Mondo Macabro presents
French Sex Murders (Casa d'appuntamento/Das Auge des Bösen) (1972)
"There must be a link between these strange murders. They're beyond comprehension."- Professor Waldemar (Howard Vernon)
Stars: Anita Ekberg, Rosalba Neri, Evelyn Kraft, Howard Vernon, Peter Martell
Other Stars: Barbara Bouchet, Robert Sacchi
Director: Ferdinando Merighi
MPAA Rating: Not Rated for (nudity, sexuality, violence, gore, injury to eye)
Run Time: 01h:28m:32s
Release Date: 2005-06-28
Genre: suspense thriller
DVD ReviewWhen dealing with exploitation films, frequently the titles oversell the contents. Hype is king, and once the ticket taker has the money, it's too late. But happily, French Sex Murders pretty much delivers on the promise of its title. This German-Italian production produced by exploitation guru Dick Randall covers all the bases that are promised, and then some, with its own weird twists to boot.
Pathetic Antoine Gottvalles (Pietro Martellanza, billed as Peter Martell) is in love with Francine (Barbara Bouchet), one of the girls at the brothel of Madame Colette (Anita Ekberg). Shortly after he leaves in a rage over a remark she makes, Francine is discovered brutally murdered. Police Inspector Pontaine (Robert Sacchi) quickly nabs his man Antoine, who is sentenced to the guillotine. Antoine promises that he will return from beyond the grave to revenge himself on those who were involved in what he insists is a frame-up. Sure enough, a mysterious figure begins to brutally murder everyone involved, and Pontaine isn't sure where to turn.
The cast roster is a veritable dream lineup for the Eurocult fan. A declining and desperate Anita Ekberg over-emotes as the madam of the brothel, her statuesque beauty dissolving into stoutness. The striking Rosalba Neri has a substantial role as Antoine's ex-wife, Marianne, who has a difficult relationship with him but suspects that he may truly be innocent. She even gets to sing a song during the obligatory nightclub sequence. Jess Franco regular Howard Vernon has a loopy turn as the diagnosing psychiatrist with an obsession for eyeballs. Bouchet would star in a long of Italian thrillers and sex comedies. And the weirdest bit of casting of all, Robert Sacchi as the inspector. Billed as "The Man with Bogart's Face," Sacchi not only looks like Bogey, but adopts many of his mannerisms and quirks, giving a totally surreal edge to the lurid proceedings.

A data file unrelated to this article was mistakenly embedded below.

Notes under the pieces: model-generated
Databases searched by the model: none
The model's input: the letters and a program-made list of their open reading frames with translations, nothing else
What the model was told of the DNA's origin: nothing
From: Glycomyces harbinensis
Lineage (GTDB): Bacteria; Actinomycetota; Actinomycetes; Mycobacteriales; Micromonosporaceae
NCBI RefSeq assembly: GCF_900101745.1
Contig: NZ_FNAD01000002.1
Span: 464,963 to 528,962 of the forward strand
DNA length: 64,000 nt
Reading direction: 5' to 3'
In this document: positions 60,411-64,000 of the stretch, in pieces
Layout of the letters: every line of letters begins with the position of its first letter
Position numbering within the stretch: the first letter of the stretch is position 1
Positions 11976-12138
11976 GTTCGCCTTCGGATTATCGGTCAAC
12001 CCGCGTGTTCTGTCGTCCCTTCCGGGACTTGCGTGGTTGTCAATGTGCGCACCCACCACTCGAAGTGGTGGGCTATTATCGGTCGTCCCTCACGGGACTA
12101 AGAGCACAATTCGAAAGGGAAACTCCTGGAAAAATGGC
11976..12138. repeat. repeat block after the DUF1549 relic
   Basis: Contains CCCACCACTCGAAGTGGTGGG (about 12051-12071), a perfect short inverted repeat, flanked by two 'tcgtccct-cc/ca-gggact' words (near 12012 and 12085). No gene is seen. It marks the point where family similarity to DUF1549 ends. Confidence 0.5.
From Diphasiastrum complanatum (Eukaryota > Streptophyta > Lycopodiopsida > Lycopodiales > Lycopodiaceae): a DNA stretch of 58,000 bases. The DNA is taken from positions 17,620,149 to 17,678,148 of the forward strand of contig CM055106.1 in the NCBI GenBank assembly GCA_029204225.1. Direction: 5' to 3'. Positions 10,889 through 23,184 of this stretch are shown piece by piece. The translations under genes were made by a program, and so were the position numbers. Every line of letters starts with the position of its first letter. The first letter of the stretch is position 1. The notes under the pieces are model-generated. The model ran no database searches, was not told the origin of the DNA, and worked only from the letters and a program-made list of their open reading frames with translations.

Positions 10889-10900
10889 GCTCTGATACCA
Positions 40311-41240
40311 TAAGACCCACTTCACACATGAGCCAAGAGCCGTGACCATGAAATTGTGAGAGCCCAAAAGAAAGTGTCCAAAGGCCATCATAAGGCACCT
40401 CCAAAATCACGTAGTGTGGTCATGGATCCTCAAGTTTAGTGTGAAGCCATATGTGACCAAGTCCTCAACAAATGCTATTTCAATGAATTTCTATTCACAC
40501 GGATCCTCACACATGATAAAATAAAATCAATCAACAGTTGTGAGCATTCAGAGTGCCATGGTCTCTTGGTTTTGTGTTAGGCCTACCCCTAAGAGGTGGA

The violence is plentiful, and so is the sex. The camera lingers voyeuristically on nude loving couples, moving up and down as if appraising them before the mayhem starts. The murders are numerous, with decapitations, stabbings and assorted other methods in use. Hardest to take, though, is likely the gratuitous tribute to Un Chien Andalou as Howard Vernon slices up an eyeball. Carlo Rambaldi (E.T.: The Extra-Terrestrial) contributes the gore effects and severed heads. The former are pretty convincing, but the latter much less so. This print is assembled from the English-language version, with segments added from several other prints. The result is a hybrid that never actually showed theatrically anywhere, but holds together decently enough.
The mystery is pretty thin; anyone with much Eurocult experience will have the real killer pegged in the first 20 minutes. So the film is enjoyable mostly for watching the Eurostars get put through their paces and then whisked off to a grisly end. There are also some memorable hooded revelers at Madame Colette's that looked strangely familiar: was Kubrick referencing this film during the orgy sequence of Eyes Wide Shut? There are a few die-hard 1960s pop-art flourishes, such as the switch to negative as Antoine is being sentenced, or the machine-gun repetition of the killing stroke on several of the murders. It doesn't hurt the impact of the picture, aside from dating it somewhat; the delirious nature of this pseudo-giallo is quite in keeping with the technique. And there's always the pseudo-Bogey to fall back on for amusement when all else fails.
Rating for Style: B+
Rating for Substance: B-
|Aspect Ratio||1.66:1 - Widescreen|
|Original Aspect Ratio||yes|
Image Transfer Review: Mondo Macabro provides a 1.66:1 anamorphic transfer that has modest speckling but no significant frame damage. Despite being shot in Eastmancolor, the color here is vivid and attractive (though some reds appear a little oversaturated). The transfer is problematic, with some severe edge enhancement at times, and there tends to be blockiness and pixelation, which are especially visible during the nude scenes. This would probably have looked much better had it been put on an RSDL disc, allowing a higher bitrate.
Image Transfer Grade: D+
|Mono||English (with inserts)||no|
Audio Transfer Review: The English dub is pretty marginal, with the vocal performances seldom matching the emotional levels onscreen. The sound is decent enough, with only mild and unobtrusive hiss. Bruno Nicolai contributes a memorable and off-kilter score that sounds fine. Despite the keepcase proclamations of stereo, the English audio is 1.0 mono only. During the insert scenes, it briefly shifts into French or Italian as the case may be, with subtitles added.
Audio Transfer Grade: B
Disc ExtrasAnimated menu with music
Scene Access with 12 cues and remote access
Extras Grade: B-
Final CommentsSex, murders, and by gum they're in France. Check. If only they could have worked Bogart into the title somehow....The transfer has some problems, but the extras are pretty worthwhile.
Mark Zimmer 2005-06-28